Disaster, Covid-19, and Resources
Lacey Menkin-Smith, MD, FACEP
South Carolina Chapter
Emergency department staff are accustomed to a high-stress environment filled with varying degrees of uncertainty. We never know what may come through the doors next, but we figure it out, treating our patients while often serving as a buffer for the remainder of the healthcare system. Yet even in this environment of uncertainty - whether working in a tertiary care center or a rural hospital - we typically know what resources are available, at least in our “home” hospitals. Alternatively, those who work in Disaster Medicine or Global Health often have experience managing available resources during a crisis, or in a location which requires adaptation. For years I have learned to work more efficiently in places like Haiti, Guyana and Uganda, where resources were often limited and unpredictable. But now, the COVID-19 pandemic has changed our home playing field.
Serving as the Director of High-Risk Infectious Disease for our tertiary care, academic emergency department, the pandemic forced me to take the lessons learned working in Global Health and apply them at home. And it was more challenging and uncomfortable than I expected. Like a lion-tamer who knocks off work and walks in to find a lion in his living room (and oh by the way, he’s your new roommate for the next two years and counting), the transition to dealing with limited and uncertain resources in our day-to-day work environment was unnerving. Early on, when PPE availability was constantly changing, protocols for what to use and when to use it needed adapting almost daily. As our knowledge and understanding of a novel virus changed so did the way we triaged, where we triaged, and how we cared for patients. As a specialty, we’ve been asked to care for an overwhelming number of sick patients with an underwhelming number of beds and staff.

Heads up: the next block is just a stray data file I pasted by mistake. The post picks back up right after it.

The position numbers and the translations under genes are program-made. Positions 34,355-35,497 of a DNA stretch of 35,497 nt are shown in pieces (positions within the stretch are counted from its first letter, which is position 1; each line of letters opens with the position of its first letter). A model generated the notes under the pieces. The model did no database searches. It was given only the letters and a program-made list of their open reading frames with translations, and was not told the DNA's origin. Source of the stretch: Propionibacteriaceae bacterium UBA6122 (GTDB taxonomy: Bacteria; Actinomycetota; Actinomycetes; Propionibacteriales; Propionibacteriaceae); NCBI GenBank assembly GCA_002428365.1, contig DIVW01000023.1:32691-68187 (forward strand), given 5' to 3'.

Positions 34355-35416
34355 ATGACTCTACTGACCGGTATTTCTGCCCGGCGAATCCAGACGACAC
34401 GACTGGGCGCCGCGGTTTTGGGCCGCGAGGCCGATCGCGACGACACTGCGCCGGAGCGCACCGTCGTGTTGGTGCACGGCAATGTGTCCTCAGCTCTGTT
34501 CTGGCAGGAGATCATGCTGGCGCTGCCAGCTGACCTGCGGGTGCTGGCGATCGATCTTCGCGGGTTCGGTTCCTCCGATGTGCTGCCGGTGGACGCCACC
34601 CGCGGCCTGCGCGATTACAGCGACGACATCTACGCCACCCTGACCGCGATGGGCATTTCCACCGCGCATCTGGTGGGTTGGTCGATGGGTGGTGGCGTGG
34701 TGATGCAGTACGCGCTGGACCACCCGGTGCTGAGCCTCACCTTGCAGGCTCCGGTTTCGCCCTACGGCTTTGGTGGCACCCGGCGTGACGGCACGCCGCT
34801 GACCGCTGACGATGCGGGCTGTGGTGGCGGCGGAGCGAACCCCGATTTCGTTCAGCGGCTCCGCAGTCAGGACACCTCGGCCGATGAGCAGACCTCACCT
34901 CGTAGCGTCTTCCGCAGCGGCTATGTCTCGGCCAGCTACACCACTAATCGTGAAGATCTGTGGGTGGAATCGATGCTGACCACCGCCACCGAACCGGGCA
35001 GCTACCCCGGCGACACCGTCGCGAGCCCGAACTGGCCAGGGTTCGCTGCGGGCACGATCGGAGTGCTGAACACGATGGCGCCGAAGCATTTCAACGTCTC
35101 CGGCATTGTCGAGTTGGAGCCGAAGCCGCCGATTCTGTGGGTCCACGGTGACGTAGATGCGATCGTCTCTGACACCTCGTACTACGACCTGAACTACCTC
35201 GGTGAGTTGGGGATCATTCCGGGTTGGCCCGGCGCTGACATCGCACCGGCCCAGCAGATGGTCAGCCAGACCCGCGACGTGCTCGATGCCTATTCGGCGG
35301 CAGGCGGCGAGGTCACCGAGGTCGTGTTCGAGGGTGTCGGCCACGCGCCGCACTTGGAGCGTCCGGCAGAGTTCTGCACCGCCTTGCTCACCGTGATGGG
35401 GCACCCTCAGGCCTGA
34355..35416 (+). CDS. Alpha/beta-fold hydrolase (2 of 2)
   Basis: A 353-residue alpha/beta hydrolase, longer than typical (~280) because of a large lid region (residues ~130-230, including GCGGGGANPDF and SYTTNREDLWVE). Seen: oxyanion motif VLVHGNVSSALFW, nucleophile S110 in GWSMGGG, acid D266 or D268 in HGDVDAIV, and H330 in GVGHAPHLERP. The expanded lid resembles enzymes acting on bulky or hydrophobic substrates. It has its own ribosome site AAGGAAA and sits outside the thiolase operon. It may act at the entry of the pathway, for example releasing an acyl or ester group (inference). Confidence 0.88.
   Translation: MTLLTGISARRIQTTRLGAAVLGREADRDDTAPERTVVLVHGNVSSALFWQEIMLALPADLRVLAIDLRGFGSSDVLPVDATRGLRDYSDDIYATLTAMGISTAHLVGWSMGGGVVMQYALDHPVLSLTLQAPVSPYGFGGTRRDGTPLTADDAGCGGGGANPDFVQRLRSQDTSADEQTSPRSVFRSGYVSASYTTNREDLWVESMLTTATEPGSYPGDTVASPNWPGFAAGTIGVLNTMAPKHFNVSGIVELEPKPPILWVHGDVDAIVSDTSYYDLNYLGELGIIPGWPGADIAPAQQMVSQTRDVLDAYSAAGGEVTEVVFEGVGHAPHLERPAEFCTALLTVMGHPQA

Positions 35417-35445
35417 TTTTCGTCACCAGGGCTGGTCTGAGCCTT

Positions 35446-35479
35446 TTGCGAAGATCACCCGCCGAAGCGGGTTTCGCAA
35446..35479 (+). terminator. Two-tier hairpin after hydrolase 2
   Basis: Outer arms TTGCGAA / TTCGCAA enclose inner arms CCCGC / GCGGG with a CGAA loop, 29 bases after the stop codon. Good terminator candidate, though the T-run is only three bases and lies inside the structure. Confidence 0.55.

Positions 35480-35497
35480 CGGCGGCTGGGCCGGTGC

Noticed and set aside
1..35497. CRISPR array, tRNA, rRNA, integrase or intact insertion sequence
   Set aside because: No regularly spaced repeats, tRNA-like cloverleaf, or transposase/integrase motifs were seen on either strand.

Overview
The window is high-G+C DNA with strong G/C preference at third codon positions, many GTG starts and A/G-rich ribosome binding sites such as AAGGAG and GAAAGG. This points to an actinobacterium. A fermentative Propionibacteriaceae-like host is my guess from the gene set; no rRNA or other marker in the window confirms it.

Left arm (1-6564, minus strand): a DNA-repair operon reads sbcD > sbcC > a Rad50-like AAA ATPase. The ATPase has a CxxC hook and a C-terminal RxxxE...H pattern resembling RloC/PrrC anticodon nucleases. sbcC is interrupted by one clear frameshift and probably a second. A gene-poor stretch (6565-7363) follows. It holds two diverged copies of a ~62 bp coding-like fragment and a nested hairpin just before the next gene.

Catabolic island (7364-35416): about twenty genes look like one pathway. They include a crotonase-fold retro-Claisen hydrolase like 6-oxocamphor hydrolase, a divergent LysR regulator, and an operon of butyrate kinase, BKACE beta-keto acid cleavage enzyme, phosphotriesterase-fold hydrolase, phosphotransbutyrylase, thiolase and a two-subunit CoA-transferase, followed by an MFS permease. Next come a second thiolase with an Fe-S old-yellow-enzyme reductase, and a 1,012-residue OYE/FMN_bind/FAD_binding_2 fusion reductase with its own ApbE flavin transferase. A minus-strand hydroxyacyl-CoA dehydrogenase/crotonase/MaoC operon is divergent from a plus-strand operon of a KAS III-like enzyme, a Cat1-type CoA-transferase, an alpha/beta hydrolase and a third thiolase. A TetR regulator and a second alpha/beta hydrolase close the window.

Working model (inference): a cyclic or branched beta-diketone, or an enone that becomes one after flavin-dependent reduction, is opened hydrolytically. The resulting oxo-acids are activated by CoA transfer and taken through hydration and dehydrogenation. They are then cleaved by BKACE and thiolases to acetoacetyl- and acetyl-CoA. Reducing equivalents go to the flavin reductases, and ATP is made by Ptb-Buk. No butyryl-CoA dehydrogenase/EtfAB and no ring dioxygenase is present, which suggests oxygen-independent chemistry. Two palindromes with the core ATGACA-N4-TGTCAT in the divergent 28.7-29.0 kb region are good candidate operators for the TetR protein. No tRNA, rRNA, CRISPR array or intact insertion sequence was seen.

The experience of coping with the way the pandemic has changed the landscape of emergency medicine reminds me quite a bit of my early experiences of learning to work in austere environments. Having reached what feels like the “adjustment phase” of the COVID-19 roller coaster, I am able to reflect on how many of the lessons learned from those years of Global Health experience proved useful.
Firstly, resiliency requires adaptability. Being comfortable with change may not come naturally, but it is a trait worth learning. Learn how to navigate without a paddle before you find yourself up the creek… without a paddle.
Take care of yourself. If you do not take care of yourself, you cannot take care of anyone else. In Global Health you come to appreciate the small things, like that one safe place you can escape to for a beer that’s actually cold. Find those simple escapes in your day-to-day.
When you are in the crisis phase, things can become overwhelming. Accept that this is normal, and it is temporary. When fighting an uphill battle, it often feels as if all your hard work is not making a difference. In these times it’s important to keep in mind that large accomplishments are almost always the aggregate of many small steps forward. As Helen Keller once said, “I am only one, but still, I am one. I cannot do everything, but still, I can do something; and because I cannot do everything, I will not refuse to do something that I can do.”
In any given shift, you may not be able to win the war - but allow yourself to recognize the small victories. And while you are only one, we as emergency physicians are many. And we are in this together.